[Photo Credit: DECCA; scan from the “Sacrificium” Booklet, p.29]
Reviewing Bartoli recordings tends to to be a question not of “is this disk good or bad?” but of “how good is it?”.
More so, Bartoli recordings have turned into phenomena that need to be contextualized. Much of the merits of “Sacrificium” aren’t directly audible on the disk, first and foremost the fact that Bartoli went and –once more– dug up little heard or completely forgotten music in painstaking archive research.
Then there is the well-rounded and thorough try to shed some light on the opera castrato era not only from a musical, but also from a sociological point of view (granted, within limits, but the approach alone is more than noteworthy). “Sacrificium” is not just beautiful music well sung, or well (and a little sensationalist) sold, but an offer that comes with a dictionary of considerable weight and rich in imagery that invites more reflection that the average “castrato aria” disk: beautiful singing, yes. But in a context, and the context in this case is that the handful of famed castrati are accompanied by a much bigger crowd of castrated men who had no musical career at all.
It must have been a costly project – as a Ph.D. candidate facing print costs, I nearly fainted at the amount of color pictures – and if you read the small print, there’s a note that the Spanish region of Castilla y León has donated to the disk that was also recorded on its territory, in Valladolid.
In several interviews, Bartoli has called “Sacrificium” her most difficult project to date, both for the enormous technical demands of the music, and the harsh background of the reality this music was created against.
That Bartoli’s technique is splendid is nothing new and upon listening, I couldn’t shake the impression that she enjoyed the challenge of matching her experience and expressiveness to these arias.
The composers selected range from the slightly more known (Porpora, Graun) to the less prominent like Leo, Vinci and Caldara and completely new names – I hadn’t heard of Araia before. The “Discovery disk” is balanced by a ‘bonus disk’ with three “legendary” castrato arias, including the only mainstream number, Handel’s “Ombra mai fù”, Broschi’s “Son qual nave” that gained popularity with the Farinelli movie in the mid-nineties and “Sposa, non mi conosci” in the Giacomelli version (not the Vivaldi).
The program is, in one word, gutsy. Just one mainstream number out if fifteen arias. Needless to say that I’m loving it.
And Bartoli, throughout the booklet and from aria to aria, takes the curious listener along on a journey towards the little known. Snobby prejudices of “pure technical show-off pieces” are misplaced and are also addressed in the introductory notes that contextualize each aria (p. 20ff.).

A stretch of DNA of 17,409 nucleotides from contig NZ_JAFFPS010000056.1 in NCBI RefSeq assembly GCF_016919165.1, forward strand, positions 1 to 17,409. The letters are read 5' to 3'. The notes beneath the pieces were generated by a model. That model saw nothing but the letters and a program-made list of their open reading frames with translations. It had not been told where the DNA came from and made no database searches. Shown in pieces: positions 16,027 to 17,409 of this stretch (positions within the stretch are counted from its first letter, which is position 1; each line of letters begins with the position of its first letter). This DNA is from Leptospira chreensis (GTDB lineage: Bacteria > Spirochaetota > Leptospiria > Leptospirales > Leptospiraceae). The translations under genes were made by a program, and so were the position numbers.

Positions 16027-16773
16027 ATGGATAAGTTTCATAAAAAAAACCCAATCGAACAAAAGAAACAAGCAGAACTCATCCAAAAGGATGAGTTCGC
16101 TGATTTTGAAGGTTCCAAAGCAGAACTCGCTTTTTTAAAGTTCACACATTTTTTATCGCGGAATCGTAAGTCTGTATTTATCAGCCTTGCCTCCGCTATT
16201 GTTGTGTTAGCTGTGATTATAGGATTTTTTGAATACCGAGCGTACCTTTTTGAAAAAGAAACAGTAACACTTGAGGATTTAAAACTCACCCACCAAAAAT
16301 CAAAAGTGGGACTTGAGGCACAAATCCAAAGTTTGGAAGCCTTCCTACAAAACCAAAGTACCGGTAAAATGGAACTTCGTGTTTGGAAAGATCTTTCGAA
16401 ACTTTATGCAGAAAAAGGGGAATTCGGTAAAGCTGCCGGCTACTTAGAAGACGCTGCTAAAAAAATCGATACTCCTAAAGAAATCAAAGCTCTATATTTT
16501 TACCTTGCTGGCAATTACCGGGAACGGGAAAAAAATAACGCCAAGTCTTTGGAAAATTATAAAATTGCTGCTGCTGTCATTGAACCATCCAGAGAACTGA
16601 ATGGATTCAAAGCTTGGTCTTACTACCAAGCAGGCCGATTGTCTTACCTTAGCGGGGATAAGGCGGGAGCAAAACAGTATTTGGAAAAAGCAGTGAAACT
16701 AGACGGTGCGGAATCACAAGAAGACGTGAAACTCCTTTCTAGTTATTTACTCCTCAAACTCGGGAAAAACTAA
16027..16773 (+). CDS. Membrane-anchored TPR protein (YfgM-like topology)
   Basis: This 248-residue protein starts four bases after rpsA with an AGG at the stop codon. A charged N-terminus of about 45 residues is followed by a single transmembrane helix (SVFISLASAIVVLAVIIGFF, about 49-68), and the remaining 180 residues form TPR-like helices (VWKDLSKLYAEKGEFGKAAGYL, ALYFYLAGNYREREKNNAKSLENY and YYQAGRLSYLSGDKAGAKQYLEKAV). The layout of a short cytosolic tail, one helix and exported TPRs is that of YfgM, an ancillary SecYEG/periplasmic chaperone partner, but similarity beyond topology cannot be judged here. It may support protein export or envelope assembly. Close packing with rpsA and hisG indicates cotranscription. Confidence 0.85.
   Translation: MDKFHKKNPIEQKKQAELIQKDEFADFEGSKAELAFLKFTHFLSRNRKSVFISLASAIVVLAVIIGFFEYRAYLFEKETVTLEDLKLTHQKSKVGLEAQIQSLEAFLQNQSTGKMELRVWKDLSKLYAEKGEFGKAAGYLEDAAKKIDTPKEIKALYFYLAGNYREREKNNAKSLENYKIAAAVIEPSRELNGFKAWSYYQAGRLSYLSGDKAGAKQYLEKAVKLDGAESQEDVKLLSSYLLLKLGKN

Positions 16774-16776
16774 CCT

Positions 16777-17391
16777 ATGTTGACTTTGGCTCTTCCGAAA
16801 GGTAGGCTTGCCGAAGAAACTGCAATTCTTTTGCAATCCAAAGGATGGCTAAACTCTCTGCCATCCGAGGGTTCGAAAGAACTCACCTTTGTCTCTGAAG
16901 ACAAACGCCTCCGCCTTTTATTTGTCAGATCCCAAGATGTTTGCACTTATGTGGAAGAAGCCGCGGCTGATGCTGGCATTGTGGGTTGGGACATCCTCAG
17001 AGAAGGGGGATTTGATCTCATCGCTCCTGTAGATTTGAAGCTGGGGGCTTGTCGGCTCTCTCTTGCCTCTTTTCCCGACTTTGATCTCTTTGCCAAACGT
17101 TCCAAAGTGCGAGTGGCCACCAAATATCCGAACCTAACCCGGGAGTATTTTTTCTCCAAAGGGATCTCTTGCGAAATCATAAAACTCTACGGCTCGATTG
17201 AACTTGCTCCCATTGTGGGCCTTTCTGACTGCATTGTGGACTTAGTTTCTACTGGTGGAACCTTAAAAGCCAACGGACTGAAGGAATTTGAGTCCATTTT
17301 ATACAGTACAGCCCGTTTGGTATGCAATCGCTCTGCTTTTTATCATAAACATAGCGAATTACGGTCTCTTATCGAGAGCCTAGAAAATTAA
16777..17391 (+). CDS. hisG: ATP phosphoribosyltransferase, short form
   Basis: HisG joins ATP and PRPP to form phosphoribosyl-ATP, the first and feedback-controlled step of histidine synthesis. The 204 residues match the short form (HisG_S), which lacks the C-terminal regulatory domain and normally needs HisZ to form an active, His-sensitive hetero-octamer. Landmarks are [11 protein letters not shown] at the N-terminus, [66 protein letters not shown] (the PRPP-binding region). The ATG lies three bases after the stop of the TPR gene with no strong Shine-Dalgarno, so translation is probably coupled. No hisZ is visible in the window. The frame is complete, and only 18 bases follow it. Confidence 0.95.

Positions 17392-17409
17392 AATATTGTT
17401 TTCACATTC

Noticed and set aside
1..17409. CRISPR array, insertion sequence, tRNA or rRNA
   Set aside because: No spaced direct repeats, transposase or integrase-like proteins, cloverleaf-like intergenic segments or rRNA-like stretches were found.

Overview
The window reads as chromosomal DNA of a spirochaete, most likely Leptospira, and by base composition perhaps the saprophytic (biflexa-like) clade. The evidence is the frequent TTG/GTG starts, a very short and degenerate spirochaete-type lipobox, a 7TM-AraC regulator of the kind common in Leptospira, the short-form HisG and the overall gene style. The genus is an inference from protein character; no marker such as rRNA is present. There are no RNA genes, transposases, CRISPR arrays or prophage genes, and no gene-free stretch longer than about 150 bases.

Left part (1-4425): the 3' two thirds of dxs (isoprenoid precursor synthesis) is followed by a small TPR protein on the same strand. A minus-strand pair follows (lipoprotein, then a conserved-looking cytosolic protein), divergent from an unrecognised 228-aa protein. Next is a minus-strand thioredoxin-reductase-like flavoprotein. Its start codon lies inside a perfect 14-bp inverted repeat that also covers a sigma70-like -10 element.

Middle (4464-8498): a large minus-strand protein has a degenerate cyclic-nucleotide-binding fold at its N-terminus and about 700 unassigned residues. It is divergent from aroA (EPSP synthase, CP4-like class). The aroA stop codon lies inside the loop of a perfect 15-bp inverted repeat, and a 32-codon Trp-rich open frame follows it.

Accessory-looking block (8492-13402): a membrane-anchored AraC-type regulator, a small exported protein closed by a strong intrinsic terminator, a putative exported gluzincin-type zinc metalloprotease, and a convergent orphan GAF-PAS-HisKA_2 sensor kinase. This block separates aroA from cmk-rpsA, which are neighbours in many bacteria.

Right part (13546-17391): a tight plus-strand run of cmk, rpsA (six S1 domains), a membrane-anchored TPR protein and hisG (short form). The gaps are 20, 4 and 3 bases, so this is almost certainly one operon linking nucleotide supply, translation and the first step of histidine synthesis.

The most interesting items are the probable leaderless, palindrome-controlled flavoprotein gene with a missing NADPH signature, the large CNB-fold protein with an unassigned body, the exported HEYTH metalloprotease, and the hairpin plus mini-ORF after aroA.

Of course, the question has to be allowed whether bravura show-off of technical abilities would have to be a bad thing if it happened. Only because we’re still doomed by Rousseau’s verdict of naturalness and authenticity, there’s no reason to scoff at the filigree catalog of vocal affect gestures Bartoli takes on with “Sacrificium”.
Bartoli does find a middle way in between presenting this complex catalog in all its artistry and imbuing it with personal color and more direct emotiveness (on a side note: allowing interesting comparisons with e.g. Genaux’s “Usignuolo” recording and Derek Lee Ragin’s “Son qual nave”!).
Is that mannerist?
Sure it is.
Is that bad?
A big part of these arias is the extreme technical prowess they use to create emotion. Ignoring this part would mean a flat and boring recording.
As it is, “Sacrificium” sparkles with colors and details like a Baroque Italian church – the kind of thing that has you completely overwhelmed if you look at it for too long. Listening to the entire “Sacrificium” album without a break after every other aria may make your ears feel that kind of blind after a while – there is too much there to catch, to take in and to appreciate.
And it is very much alla Bartoli – the sound that moves along the roof of the mouth, reminiscent of very early Baroque, the flutter of color in the depth of her throat, the audible, interpreting breaths that have body and flesh on their own. There are the miniature caresses of single lines, the ability to reduce all ornaments in favor of one golden thread of sound, and then again the impressive dynamic range that seems to play with colors of its own.
The sound is not pure and aseptic, and in this aspect perfectly aligned with Il Giardino Armonico under Giovanni Antonini, who play up in their full-bodied, scratchy, three-dimensional style. This music is so alive that you think you can smell it.
To put it into an Italian metaphor: this is not Milan on a well-cleaned and reserved October morning, tie perfectly knotted.
This is Naples.
Bartoli is at the height of her game with this recording, topping even her own “Opera proibita” in terms of technical prowess. Just put on the Araia (No. 3) and revel in the cooing and protesting (those chesty low notes sure don’t hurt, either), the strutting and whispering along the endlines lines of passaggi like the tiny trills at 1:05.
Or take Popora’s “Parto, ti lascio” (No. 4) – the simple calls at 2:13, cast into the orchestra sound as if waiting for an echo, the pronunciation at 2:48 that turns the word “lascio” into a veritable dish or the piano line starting at 3:20 that makes you hold your breath lest you interrupt the sound.
The only thing this album can be accused of is of being too much – too much color, too much detail, too much elaboration, just like a Baroque church. Then again, you wouldn’t want to live in a church. But this recording could certainly make you want to go every Sunday morning.
Also, if you’re a mezzo and you’ve made a project that deals with gender perceptions and possibly challenges them, too, how do you know whether you have succeeded?